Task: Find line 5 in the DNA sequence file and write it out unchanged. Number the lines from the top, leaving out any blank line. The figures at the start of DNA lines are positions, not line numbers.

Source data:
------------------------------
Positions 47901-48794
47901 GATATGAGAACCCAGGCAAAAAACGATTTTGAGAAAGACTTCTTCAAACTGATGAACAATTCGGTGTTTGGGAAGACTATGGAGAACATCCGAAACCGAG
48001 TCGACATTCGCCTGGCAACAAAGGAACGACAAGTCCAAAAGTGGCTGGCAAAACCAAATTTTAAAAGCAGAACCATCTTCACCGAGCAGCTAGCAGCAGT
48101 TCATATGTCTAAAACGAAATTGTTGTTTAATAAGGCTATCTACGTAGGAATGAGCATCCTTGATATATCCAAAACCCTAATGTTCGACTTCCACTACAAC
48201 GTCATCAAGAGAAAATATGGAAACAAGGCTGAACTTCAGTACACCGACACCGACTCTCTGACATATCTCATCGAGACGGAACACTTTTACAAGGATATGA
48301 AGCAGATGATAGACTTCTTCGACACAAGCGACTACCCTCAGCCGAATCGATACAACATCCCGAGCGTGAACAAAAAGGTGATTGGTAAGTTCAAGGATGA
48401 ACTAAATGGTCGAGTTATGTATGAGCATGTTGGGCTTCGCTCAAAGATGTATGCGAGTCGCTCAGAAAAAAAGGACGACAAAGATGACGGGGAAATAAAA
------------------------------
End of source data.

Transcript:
48201 GTCATCAAGAGAAAATATGGAAACAAGGCTGAACTTCAGTACACCGACACCGACTCTCTGACATATCTCATCGAGACGGAACACTTTTACAAGGATATGA